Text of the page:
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|Author||: James Polchin|
“A fast–paced, meticulously researched, thoroughly engaging (and often infuriating) look–see into the systematic criminalization of gay men and widespread condemnation of homosexuality post–World War I.” —Alexis Burling, San Francisco Chronicle Stories of murder have never been just about killers and victims. Instead, crime stories take the shape of their times and reflect cultural notions and prejudices. In this Edgar Award–finalist for Best Fact Crime, James Polchin recovers and recounts queer stories from the crime pages―often lurid and euphemistic―that reveal the hidden history of violence against gay men. But what was left unsaid in these crime pages provides insight into the figure of the queer man as both criminal and victim, offering readers tales of vice and violence that aligned gender and sexual deviance with tragic, gruesome endings. Victims were often reported as having made “indecent advances,” forcing the accused's hands in self–defense and reducing murder charges to manslaughter. As noted by Caleb Cain in The New Yorker review of Indecent Advances, “it’s impossible to understand gay life in twentieth–century America without reckoning with the dark stories. Gay men were unable to shake free of them until they figured out how to tell the stories themselves, in a new way.” Indecent Advances is the first book to fully investigate these stories of how queer men navigated a society that criminalized them and displayed little compassion for the violence they endured. Polchin shows, with masterful insight, how this discrimination was ultimately transformed by activists to help shape the burgeoning gay rights movement in the years leading up to Stonewall.
|Author||: United States. National Railroad Adjustment Board|
|Author||: Florence Tamagne|
|Editor||: Algora Publishing|
Just crawling out from under the Victorian blanket, Europe was devastated by a gruesome war that consumed the flower of its youth. Tamagne examines the currents of nostalgia and yearning, euphoria, rebellion, and exploration in the post-war era, and the b"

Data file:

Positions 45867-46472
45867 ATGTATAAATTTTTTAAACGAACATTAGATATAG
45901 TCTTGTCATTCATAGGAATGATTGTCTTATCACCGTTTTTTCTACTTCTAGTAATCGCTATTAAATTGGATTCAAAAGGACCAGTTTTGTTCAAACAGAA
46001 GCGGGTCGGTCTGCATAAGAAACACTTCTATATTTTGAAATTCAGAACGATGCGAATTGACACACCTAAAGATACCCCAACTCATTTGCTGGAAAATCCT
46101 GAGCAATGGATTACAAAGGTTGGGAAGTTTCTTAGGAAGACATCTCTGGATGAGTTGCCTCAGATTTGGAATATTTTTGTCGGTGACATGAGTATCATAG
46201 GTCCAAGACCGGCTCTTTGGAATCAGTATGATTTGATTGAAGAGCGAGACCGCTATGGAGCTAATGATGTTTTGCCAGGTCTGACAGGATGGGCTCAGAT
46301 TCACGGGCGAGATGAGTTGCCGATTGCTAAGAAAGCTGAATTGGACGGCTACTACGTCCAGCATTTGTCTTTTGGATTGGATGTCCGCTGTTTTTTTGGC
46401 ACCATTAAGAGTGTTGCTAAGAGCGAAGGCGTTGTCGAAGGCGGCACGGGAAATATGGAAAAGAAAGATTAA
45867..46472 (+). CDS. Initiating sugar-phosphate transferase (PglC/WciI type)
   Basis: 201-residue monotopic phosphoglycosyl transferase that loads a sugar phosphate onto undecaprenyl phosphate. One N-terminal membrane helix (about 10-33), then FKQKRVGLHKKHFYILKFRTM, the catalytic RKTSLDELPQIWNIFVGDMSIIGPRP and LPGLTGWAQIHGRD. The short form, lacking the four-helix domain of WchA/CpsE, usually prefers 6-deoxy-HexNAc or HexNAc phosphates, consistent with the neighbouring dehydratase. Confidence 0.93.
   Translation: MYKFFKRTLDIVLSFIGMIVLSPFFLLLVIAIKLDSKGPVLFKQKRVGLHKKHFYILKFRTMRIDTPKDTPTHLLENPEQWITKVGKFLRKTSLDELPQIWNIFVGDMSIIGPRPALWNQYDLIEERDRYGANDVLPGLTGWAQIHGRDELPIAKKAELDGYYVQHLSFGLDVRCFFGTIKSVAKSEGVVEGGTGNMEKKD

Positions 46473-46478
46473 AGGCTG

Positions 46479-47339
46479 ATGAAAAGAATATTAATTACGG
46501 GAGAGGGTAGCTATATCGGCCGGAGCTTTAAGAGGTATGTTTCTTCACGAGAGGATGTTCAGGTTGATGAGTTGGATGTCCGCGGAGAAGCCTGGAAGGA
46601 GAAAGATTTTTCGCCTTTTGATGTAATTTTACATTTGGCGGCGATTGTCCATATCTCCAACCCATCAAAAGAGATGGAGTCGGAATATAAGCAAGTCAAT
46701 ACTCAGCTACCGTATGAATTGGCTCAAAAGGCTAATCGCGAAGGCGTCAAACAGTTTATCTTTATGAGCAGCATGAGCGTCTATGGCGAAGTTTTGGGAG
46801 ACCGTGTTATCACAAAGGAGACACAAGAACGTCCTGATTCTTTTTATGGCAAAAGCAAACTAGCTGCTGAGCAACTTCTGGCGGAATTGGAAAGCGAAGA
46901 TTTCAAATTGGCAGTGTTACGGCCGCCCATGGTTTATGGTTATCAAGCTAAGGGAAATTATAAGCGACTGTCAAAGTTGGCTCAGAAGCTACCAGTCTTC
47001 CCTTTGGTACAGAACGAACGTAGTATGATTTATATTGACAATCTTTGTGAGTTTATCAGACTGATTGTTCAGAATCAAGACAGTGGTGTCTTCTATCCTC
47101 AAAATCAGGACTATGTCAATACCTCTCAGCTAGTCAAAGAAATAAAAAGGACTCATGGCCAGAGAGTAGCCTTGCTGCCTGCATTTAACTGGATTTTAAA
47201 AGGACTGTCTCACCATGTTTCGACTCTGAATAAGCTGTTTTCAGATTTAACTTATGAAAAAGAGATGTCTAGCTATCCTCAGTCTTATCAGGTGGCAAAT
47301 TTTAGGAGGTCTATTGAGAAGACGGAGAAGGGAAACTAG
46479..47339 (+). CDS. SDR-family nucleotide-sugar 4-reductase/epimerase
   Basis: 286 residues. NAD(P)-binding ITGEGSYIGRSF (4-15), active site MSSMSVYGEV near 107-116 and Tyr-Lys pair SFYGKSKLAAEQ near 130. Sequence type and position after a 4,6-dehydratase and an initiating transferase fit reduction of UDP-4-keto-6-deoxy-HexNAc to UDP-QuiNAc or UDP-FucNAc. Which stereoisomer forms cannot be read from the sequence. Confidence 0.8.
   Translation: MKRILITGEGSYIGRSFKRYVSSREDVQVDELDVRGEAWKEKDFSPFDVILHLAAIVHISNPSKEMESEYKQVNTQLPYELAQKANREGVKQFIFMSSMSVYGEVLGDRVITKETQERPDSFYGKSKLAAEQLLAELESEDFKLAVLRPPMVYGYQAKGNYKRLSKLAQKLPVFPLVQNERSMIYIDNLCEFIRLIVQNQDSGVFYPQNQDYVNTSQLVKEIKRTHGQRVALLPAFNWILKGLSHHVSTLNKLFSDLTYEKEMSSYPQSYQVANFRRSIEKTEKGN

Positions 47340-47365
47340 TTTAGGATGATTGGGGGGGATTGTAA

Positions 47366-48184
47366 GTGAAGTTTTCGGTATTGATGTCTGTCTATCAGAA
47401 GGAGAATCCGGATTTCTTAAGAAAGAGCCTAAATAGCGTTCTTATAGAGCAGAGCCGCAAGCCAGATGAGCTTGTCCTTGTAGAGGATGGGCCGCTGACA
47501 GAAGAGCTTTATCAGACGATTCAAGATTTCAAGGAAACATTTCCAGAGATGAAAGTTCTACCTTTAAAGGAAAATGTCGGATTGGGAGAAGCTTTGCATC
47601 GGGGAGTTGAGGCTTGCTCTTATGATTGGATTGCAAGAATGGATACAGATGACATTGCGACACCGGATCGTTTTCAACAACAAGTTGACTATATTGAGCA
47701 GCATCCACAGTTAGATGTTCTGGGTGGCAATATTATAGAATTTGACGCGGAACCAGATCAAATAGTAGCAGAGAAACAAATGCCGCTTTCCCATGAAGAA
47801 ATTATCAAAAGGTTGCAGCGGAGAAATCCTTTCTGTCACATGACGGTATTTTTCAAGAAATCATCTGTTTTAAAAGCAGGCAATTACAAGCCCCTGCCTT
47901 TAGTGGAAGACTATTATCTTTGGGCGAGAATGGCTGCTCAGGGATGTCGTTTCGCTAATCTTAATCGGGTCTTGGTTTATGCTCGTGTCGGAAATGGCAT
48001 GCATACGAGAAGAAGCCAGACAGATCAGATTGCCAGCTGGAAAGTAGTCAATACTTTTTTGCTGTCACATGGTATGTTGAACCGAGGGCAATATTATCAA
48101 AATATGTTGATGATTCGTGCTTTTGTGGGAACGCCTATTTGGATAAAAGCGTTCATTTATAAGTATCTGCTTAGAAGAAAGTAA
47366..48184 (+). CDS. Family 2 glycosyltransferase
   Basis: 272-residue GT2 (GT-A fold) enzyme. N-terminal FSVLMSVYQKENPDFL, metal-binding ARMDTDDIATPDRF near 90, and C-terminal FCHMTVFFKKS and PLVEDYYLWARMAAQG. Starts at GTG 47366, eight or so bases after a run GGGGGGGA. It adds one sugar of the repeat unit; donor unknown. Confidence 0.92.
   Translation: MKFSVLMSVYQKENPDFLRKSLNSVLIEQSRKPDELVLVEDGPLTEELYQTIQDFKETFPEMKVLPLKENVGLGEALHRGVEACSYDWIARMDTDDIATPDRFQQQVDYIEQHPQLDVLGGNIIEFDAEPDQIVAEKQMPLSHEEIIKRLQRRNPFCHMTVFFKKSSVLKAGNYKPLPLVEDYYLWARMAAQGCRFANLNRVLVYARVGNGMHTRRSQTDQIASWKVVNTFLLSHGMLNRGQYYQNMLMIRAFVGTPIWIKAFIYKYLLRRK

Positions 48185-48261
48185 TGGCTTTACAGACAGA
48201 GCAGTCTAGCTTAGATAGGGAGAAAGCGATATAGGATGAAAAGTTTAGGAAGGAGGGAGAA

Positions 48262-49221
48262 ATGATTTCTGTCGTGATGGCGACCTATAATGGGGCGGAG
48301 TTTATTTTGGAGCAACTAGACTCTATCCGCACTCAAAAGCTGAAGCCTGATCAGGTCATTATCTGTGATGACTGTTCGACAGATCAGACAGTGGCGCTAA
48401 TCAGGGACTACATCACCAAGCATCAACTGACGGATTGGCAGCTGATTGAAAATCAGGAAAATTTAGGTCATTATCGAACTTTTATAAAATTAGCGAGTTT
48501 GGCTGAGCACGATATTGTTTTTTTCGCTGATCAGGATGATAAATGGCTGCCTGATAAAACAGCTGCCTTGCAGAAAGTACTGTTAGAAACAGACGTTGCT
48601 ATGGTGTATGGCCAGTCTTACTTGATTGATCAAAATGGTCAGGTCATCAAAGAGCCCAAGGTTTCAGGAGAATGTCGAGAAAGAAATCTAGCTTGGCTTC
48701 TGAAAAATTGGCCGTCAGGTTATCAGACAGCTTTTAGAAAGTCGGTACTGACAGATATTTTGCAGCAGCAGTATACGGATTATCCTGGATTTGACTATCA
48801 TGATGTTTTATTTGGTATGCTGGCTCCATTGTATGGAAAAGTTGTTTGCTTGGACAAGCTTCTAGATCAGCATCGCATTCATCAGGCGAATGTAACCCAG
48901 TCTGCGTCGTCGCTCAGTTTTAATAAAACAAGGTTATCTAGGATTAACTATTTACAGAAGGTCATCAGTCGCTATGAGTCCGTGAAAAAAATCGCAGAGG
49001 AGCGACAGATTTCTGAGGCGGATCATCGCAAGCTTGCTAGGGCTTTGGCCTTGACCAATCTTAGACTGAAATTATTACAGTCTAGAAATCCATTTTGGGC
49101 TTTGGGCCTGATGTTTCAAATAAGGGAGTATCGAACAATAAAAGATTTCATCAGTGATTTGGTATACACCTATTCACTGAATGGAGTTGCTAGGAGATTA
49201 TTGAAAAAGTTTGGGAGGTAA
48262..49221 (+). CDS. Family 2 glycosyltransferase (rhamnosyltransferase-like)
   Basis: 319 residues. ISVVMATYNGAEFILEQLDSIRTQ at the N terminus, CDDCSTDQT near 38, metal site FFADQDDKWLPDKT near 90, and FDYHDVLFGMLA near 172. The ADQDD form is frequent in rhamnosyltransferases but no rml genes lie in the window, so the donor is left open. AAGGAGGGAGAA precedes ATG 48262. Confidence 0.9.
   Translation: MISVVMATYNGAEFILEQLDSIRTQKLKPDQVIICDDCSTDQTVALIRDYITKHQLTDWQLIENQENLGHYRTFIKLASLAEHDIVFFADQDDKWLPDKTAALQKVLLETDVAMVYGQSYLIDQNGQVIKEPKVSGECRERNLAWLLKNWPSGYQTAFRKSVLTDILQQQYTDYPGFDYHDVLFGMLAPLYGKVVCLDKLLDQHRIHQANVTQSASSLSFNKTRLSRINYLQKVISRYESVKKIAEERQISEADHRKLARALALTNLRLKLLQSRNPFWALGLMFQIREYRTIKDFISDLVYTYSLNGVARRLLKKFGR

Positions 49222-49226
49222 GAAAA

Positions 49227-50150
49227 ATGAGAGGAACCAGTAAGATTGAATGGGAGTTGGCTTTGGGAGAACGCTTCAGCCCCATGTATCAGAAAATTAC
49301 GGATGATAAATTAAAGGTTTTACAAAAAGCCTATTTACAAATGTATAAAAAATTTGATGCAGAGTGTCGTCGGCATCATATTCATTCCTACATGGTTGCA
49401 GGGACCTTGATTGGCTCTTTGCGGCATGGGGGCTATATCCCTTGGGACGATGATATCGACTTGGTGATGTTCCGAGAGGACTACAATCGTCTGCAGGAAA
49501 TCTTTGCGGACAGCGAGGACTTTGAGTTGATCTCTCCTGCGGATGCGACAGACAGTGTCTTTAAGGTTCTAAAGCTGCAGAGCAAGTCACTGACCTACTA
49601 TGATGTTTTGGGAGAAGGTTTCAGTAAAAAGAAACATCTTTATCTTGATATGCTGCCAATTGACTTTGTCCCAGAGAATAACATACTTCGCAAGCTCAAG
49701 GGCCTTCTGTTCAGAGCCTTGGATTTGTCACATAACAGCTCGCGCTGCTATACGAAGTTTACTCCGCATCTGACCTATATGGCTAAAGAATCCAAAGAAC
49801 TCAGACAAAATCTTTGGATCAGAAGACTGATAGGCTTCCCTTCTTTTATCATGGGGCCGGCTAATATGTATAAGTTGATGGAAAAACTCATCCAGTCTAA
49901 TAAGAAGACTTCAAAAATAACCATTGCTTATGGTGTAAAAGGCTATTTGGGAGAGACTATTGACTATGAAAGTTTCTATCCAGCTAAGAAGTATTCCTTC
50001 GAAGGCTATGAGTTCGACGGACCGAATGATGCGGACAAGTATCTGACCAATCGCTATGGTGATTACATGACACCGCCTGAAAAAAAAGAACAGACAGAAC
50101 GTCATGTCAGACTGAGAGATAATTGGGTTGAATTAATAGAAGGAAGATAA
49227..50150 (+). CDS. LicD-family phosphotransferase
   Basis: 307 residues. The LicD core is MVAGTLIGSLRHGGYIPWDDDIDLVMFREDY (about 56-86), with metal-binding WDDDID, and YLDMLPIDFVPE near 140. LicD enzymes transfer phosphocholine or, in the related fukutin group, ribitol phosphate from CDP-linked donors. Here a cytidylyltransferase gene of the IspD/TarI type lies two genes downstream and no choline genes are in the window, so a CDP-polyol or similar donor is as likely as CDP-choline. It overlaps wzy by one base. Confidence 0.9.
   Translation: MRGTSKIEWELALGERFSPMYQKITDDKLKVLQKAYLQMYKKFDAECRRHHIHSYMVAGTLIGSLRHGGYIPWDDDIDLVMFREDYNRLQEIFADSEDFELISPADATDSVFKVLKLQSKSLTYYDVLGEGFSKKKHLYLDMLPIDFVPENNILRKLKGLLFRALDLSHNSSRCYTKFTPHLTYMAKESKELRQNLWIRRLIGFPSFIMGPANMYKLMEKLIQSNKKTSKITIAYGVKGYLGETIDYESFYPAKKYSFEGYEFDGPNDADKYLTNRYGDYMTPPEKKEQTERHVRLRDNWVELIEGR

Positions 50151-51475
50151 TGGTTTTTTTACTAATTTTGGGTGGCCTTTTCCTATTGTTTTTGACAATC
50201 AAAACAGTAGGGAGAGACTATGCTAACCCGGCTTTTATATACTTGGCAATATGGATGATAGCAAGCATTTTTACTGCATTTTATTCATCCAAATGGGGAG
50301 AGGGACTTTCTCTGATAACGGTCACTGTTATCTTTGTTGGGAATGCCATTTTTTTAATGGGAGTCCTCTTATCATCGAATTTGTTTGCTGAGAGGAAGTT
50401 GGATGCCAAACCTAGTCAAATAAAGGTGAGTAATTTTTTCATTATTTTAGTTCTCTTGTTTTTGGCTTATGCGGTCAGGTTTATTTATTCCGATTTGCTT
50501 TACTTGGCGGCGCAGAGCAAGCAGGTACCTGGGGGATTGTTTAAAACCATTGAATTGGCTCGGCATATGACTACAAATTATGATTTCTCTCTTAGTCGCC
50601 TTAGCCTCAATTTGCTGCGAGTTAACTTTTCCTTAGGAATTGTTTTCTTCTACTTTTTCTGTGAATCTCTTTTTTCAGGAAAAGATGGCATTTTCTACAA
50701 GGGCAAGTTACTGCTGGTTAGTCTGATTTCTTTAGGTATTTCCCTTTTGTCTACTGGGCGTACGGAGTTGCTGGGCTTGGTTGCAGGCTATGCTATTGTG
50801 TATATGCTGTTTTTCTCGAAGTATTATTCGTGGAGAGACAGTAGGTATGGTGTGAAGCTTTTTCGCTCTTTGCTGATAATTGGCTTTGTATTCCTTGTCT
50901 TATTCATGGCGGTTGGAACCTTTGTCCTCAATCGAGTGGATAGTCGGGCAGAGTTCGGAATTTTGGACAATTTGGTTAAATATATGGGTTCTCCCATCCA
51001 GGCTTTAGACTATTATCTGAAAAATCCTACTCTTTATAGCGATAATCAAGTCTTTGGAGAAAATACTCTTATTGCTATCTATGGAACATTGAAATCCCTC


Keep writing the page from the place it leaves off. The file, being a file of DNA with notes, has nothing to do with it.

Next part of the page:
|Author||: Gilbert Kodilinye|
This work is now well established as the leading text on tort law in the region, and this fourth edition incorporates the most recent developments in the law including new cases concerning defamation, privacy and vicarious liability. The chapters on employer's liability and damages have been extensively revised to take account of changes to the law, while throughout the book extracts of key cases have been more thoroughly integrated into the text in order to help students grasp the salient points.
|Author||: Cynthia Chris|
|Editor||: Rutgers University Press|
The Indecent Screen explores clashes over indecency in broadcast television among U.S.-based media advocates, television professionals, the Federal Communications Commission, and TV audiences. Cynthia Chris focuses on the decency debates during an approximately twenty-year period since the Telecommunications Act of 1996, which in many ways restructured the media environment. Simultaneously, ever increasing channel capacity, new forms of distribution, and time-shifting (in the form of streaming and on-demand viewing options) radically changed how, when, and what we watch. But instead of these innovations quelling concerns that TV networks were too often transmitting indecent material that was accessible to children, complaints about indecency skyrocketed soon after the turn of the century. Chris demonstrates that these clashes are significant battles over the role of family, the role of government, and the value of free speech in our lives, arguing that an uncensored media is so imperative to the public good that we can, and must, endure the occasional indecent screen.
|Author||: Jeffrey Merrick|
|Editor||: Penn State Press|
In this book, Jeffrey Merrick brings together a rich array of primary-source documents—many of which are published or translated here for the first time—that depict in detail the policing of same-sex populations in eighteenth-century France and the ways in which Parisians regarded what they called sodomy or pederasty and tribadism. Taken together, these documents suggest that male and female same-sex relations played a more visible public role in Enlightenment-era society than was previously believed. The translated and annotated sources included here show how robust the same-sex subculture was in eighteenth-century Paris, as well as how widespread the policing of sodomy was at the time. Part 1 includes archival police records from the 1720s to the 1780s that show how the police attempted to manage sodomitical activity through surveillance and repression; part 2 includes excerpts from treatises and encyclopedias, published nouvelles (collections of news) and libelles (libelous writings), fictive portrayals, and Enlightenment treatments of the topic that include calls for legal reform. Together these sources show how contemporaries understood same-sex relations in multiple contexts and cultures, including their own. The resulting volume is an unprecedented look at the role of same-sex relations in the culture and society of the era. The product of years of archival research curated, translated, and annotated by a premier expert in the field, Sodomites, Pederasts, and Tribades in Eighteenth-Century France provides a foundational primary text for the study and teaching of the history of sexuality.
|Author||: American Criminal Reports|